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Women Are Warriors

Réalisé par Jane Marsh
Canada, 1942 (documentaire, 14 minutes, noir et blanc, anglais)
Autre titre : « Les femmes dans la mêlée »
Women Are Warriors
Photo © Office national du film du Canada
Vidéo (Office national du film du Canada)
Vidéo (Office national du film du Canada) [anglais]

Description du film :
« La main-d'oeuvre masculine se faisant rare, les femmes prennent de plus en plus part à la guerre. En Angleterre, elles pilotent des avions, pendant qu'en Russie, elles combattent à côté des hommes. Au Canada, elles travaillent dans les usines de munitions et jouent un rôle actif dans les centres d'entraînement, les aérodromes et les camps militaires. »
-- Office national du film du Canada (source)

Générique (partiel) :
Scénario : Jane Marsh
Produit par : Raymond Spottiswoode, Stanley Hawes
Montage images : Jane Marsh
Société de production : National Film Board of Canada / Office national du film du Canada
(sources)

Citation sur Women Are Warriors

« Certains titres de films de ces réalisatrices jugés trop revendicateurs ou avant-gardistes ont été changés pour des titres qui posaient moins de problèmes. C'est le cas du film de Jane Marsh: Work for Women dont on a modifié le titre pour Women are Warriors. Le premier titre proposait trop clairement aux femmes de travailler, c'est-à-dire de prendre des emplois en fonction de leurs talents et de leurs capacités, alors que le second laissait entendre qu'avec la fin de la guerre les femmes retourneraient à la maison et que tout rentrerait dans l'ordre. »
-- Jocelyne Denault (source)

Citations sur Women Are Warriors [en anglais]

« John Grierson could match the tyranny of any Hollywood mogul. Jane Marsh's final cut of Women Are Warriors, for example, hardly resembles the ambition of her original treatment on women's contemporary situation. [...] After a final disagreement with Grierson, who refused to let a woman head his 'Canada Carries On' series, Marsh resigned from the NFB in 1944. »
-- Kay Armatage, Kass Banning, Brenda Longfellow, Janine Marchessault (source)

« The film [Women Are Warriors] ended with a superb montage moving from shots of women in factories to a plane in action, to factory, to plane to factory and plane to demonstrate how important women's roles were to the war effort. »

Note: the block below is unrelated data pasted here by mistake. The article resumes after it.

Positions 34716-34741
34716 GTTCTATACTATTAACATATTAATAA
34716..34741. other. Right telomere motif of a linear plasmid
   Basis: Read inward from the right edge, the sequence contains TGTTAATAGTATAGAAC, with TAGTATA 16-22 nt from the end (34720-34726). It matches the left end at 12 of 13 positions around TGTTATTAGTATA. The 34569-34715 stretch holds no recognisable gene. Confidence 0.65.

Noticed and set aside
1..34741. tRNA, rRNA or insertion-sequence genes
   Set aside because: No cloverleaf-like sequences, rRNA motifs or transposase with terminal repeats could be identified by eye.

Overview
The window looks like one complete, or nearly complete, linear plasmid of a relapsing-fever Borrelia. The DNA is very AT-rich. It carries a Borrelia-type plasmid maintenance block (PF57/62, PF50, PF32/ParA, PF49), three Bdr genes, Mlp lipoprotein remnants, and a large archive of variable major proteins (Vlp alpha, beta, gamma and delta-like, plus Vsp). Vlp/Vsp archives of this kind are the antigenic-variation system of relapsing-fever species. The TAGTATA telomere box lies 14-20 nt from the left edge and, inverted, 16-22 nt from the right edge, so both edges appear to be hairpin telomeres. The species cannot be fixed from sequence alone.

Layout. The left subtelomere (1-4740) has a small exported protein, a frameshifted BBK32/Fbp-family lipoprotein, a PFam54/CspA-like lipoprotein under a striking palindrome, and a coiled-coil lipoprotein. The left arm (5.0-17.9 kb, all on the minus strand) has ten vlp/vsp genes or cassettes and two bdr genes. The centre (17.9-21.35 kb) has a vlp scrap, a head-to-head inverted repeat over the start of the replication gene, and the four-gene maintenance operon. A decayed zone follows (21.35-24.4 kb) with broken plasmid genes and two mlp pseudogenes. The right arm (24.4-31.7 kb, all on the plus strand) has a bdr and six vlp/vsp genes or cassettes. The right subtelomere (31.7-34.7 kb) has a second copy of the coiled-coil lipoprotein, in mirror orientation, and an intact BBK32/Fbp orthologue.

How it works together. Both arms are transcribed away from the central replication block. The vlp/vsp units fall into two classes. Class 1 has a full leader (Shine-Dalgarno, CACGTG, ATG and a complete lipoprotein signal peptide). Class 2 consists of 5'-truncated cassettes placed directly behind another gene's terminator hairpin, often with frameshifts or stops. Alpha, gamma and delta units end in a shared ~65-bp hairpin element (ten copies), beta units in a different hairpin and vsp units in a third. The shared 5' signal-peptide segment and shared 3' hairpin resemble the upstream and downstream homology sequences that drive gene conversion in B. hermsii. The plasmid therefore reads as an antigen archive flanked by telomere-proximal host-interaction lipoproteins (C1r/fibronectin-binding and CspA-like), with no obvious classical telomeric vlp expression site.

-- Gary Evans (source)

« Today Canada, through selective service, urgently seeks solutions for her manpower needs. Women Are Warriors shows how far women in the United Nations have already gone in sharing with men the full risks and responsibilities of war. »
-- Globe and Mail (source)

« Unlike Women at War and Wings on Her Shoulders, Women Are Warriors makes it clear that these women were not leisurely idlers before the war -- they were domestic workers, secretaries, doing whatever work was available for women. But just as the implications of Jane Marsh's original title, Work for Women, were suppressed in favour of Women Are Warriors, so the implications of the film's structure and commentary are suppressed by the use of a male narrator -- the same patriotic, reassuring voice heard in so many films showing men at war. »
-- Barbara Halpern Martineau (source)

« [Women Are Warriors] reviews the many new and impressive civilian jobs performed by females in various Allied countries. At a British airplane factory, for example, the male narrator describes women 'adapt[ing] themselves easily' to tasks that include 'working on electrical circuits, soldering iron ... working with drills and lathes [and] rivetting sheet metal.' »
-- Jeffrey A. Keshen (source)

« The difference between the original script prepared by Marsh and the final version of the film [Women Are Warriors] was quite vast. Comparing the two versions illustrates that some NFB filmmakers were insistent on pushing the envelope even further with their class-based analysis, and that by the end they would settle for solutions that accepted the limitations associated with working within a government agency. »
-- Malek Khouri (source)

« [Women Are Warriors] represents an excellent example of the creative application of the compilation model in NFB films. The film brings together huge pre-edited chunks of British and Soviet footage with practically no NFB-produced material. Marsh's editing approach and her ability to incorporate a multitude of distinct newsreel footage was instinctual with a powerful artistic and political force. »
-- Malek Khouri (source)

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